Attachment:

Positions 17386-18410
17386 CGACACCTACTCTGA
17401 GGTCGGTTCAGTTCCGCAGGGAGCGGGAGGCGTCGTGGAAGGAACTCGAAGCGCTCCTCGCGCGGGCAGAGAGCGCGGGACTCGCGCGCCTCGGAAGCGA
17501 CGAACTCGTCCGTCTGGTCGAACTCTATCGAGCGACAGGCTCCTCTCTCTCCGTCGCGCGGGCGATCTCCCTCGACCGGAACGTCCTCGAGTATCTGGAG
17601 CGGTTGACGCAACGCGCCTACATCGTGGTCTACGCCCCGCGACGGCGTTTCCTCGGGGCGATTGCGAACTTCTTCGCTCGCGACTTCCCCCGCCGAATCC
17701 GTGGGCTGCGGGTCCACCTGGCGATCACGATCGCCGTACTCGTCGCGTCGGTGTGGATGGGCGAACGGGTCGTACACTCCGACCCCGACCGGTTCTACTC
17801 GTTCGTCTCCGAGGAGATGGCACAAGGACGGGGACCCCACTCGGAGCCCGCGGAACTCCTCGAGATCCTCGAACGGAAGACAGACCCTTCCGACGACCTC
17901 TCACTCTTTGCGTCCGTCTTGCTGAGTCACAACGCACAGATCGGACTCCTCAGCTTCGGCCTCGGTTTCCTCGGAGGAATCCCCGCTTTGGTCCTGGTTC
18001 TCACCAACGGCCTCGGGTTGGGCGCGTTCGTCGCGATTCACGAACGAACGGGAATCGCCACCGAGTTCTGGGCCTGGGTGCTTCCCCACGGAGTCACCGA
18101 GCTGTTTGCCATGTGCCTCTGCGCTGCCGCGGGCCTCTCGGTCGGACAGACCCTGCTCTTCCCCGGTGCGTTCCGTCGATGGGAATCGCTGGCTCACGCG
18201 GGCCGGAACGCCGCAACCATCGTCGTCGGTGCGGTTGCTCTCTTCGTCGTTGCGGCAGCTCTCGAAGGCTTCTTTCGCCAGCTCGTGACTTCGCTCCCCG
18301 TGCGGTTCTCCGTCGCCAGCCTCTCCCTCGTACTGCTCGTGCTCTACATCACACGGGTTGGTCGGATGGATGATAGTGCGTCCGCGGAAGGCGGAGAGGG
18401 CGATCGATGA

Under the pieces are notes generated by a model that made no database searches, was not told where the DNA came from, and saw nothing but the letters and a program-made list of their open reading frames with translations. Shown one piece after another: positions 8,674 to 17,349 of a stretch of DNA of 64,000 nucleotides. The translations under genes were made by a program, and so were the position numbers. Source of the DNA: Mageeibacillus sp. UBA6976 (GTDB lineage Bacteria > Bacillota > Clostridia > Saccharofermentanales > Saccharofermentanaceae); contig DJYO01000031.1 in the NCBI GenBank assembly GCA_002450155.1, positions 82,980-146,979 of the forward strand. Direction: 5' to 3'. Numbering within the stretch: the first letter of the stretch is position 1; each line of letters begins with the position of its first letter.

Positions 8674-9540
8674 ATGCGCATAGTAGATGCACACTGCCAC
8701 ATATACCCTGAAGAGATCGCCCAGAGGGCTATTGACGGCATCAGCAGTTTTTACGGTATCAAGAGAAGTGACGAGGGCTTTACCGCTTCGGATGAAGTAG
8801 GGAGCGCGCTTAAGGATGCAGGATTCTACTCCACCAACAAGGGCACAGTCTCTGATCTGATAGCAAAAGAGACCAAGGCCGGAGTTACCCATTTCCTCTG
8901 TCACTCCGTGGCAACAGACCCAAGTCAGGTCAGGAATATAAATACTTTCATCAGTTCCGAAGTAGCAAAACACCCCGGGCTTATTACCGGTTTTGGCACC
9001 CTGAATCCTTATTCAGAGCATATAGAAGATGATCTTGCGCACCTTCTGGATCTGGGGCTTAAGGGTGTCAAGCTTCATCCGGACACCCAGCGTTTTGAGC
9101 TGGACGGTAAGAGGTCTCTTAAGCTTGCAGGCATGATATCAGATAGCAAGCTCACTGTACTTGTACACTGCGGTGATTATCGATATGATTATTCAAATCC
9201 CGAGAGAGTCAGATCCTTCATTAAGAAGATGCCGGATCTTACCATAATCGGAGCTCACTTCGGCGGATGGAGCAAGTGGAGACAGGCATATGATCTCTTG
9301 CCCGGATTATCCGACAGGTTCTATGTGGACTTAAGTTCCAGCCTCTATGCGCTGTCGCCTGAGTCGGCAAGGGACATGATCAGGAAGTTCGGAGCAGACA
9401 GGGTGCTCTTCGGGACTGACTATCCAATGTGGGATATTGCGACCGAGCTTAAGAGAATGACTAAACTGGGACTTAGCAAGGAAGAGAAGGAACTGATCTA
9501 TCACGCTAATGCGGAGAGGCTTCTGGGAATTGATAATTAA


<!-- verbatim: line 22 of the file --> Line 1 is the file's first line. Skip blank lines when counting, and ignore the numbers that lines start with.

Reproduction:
9201 CGAGAGAGTCAGATCCTTCATTAAGAAGATGCCGGATCTTACCATAATCGGAGCTCACTTCGGCGGATGGAGCAAGTGGAGACAGGCATATGATCTCTTG